Los Angeles officials are urging residents to download a new earthquake detection app that's designed to give users a heads up before the next "big one" hits.
The ShakeAlertLA app is connected to the US Geological Survey's network of early warning sensors.
Users in the Los Angeles County area will receive a push alert on their phone when the system senses an earthquake of magnitude 5.0 or greater.
The alert would read "Earthquake! Earthquake! Expect strong shaking Drop, cover and hold on. Protect yourself now!"
The USGS says the warnings could go out seconds, or even tens of seconds, before people start to feel the shaking.
"It will give you -- depending on how far away, of course, the earthquake is -- precious seconds of notice to be able to get some place safe, to alert your co-workers, your family," Los Angeles Mayor Eric Garcetti said on Facebook Live. He said that in the future it would be linked to elevators and metro trains so they can stop before the earthquake hits.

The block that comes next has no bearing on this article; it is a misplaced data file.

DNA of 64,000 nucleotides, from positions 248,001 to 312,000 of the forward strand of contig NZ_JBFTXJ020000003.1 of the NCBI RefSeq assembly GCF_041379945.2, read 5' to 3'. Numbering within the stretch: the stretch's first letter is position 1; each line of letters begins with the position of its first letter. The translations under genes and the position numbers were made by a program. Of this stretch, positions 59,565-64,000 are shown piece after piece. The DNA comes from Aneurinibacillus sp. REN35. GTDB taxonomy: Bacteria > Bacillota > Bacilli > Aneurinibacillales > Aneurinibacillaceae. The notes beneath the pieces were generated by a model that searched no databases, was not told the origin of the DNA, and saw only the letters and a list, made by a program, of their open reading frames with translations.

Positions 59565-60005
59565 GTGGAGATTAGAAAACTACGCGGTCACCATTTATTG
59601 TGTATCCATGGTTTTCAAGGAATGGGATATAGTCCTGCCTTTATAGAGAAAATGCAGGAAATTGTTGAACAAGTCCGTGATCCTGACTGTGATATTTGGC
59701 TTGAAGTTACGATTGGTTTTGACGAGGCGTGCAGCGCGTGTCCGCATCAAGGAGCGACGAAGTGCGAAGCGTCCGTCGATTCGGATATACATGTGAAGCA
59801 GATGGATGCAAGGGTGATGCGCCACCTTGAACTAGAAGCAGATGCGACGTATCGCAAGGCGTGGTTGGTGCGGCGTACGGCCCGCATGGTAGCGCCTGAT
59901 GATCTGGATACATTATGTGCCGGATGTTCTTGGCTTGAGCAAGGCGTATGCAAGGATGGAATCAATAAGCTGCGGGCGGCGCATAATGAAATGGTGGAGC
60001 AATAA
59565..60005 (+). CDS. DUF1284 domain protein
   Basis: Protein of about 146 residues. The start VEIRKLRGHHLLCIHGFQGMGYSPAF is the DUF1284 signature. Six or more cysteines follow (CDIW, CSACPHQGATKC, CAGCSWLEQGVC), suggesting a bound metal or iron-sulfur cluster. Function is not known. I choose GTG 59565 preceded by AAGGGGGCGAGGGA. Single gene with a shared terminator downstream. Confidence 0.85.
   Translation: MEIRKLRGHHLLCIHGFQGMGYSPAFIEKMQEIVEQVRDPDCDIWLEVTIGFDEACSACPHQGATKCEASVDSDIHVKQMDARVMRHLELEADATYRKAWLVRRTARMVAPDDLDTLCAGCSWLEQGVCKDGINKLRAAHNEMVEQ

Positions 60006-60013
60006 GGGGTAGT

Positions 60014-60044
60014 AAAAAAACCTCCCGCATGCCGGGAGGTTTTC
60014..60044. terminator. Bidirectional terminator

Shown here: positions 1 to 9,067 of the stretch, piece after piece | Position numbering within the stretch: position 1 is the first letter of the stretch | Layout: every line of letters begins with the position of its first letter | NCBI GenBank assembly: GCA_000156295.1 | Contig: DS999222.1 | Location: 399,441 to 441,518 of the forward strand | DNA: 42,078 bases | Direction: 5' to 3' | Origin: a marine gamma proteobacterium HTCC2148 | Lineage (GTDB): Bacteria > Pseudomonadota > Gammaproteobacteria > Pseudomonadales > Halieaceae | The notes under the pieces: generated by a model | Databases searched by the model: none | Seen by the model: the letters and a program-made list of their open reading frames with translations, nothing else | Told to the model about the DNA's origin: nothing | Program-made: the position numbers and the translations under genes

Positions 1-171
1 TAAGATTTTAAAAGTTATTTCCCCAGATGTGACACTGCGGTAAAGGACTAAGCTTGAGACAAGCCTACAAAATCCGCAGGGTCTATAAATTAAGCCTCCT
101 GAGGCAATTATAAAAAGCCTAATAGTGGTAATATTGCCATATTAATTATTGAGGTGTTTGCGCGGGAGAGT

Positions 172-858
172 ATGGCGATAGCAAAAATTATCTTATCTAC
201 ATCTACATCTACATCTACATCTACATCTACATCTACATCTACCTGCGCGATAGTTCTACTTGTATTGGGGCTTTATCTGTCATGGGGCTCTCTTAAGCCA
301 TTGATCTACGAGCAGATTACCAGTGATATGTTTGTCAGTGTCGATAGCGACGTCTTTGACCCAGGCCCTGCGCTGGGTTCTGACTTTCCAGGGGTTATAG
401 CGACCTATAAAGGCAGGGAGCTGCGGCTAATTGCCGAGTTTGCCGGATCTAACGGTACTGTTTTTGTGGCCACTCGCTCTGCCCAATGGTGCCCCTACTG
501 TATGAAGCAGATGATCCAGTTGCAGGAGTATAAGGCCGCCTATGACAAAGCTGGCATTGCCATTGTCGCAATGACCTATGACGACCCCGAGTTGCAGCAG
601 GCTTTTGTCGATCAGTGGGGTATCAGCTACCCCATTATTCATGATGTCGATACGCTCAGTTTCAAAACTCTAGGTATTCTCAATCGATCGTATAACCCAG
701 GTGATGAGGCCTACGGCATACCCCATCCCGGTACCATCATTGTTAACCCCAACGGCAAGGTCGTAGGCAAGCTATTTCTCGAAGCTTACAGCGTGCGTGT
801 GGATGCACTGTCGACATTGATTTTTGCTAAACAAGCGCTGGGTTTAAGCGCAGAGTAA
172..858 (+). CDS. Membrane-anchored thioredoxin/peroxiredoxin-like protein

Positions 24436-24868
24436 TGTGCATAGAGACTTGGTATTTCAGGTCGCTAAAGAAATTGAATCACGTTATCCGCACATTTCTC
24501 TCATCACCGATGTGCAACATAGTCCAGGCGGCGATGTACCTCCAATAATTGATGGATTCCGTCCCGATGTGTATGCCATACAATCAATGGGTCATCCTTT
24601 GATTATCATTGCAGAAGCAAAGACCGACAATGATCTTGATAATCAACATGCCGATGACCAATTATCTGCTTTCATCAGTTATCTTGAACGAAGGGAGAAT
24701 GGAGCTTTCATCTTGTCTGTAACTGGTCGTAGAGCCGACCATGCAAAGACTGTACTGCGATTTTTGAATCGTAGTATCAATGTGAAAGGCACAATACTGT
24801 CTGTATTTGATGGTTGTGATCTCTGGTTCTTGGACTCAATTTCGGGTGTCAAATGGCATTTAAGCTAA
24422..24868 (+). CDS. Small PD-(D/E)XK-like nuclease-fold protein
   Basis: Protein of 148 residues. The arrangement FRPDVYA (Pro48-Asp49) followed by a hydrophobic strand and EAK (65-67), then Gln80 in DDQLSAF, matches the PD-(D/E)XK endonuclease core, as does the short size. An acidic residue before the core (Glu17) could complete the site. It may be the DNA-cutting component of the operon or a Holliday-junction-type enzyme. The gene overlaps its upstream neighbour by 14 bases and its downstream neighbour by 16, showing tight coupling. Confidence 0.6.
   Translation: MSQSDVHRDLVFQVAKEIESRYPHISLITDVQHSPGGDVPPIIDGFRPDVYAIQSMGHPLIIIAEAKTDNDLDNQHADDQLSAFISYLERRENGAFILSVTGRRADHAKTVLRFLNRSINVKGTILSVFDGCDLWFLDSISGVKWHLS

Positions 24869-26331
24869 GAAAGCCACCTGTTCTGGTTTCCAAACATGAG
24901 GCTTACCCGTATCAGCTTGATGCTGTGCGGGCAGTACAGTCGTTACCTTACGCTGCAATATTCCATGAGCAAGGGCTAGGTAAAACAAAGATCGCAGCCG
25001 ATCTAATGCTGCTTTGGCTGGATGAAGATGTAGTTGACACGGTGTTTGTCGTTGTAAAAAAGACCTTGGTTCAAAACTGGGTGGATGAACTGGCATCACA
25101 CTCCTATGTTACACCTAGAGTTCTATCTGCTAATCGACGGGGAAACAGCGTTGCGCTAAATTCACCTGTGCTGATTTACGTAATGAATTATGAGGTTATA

Los Angeles is the first US city to make the app available to the public, but the US Geological Survey plans to deliver it to the entire West Coast once the pilot project is completed.
"We cannot predict earthquakes, but we can tell you an earthquake has started and it's on its way to you," California Institute of Technology seismologist Tom Heaton told CNN affiliate KABC. Heaton helped design the system.
Garcetti said the system is open sourced and they are working to help other cities set up alert systems of their own.
The app is a collaboration between L.A., the US Geological Survey, The Annenberg Foundation and AT&T, CNN's parent company. It's available in English and Spanish in the Apple and Google Play stores.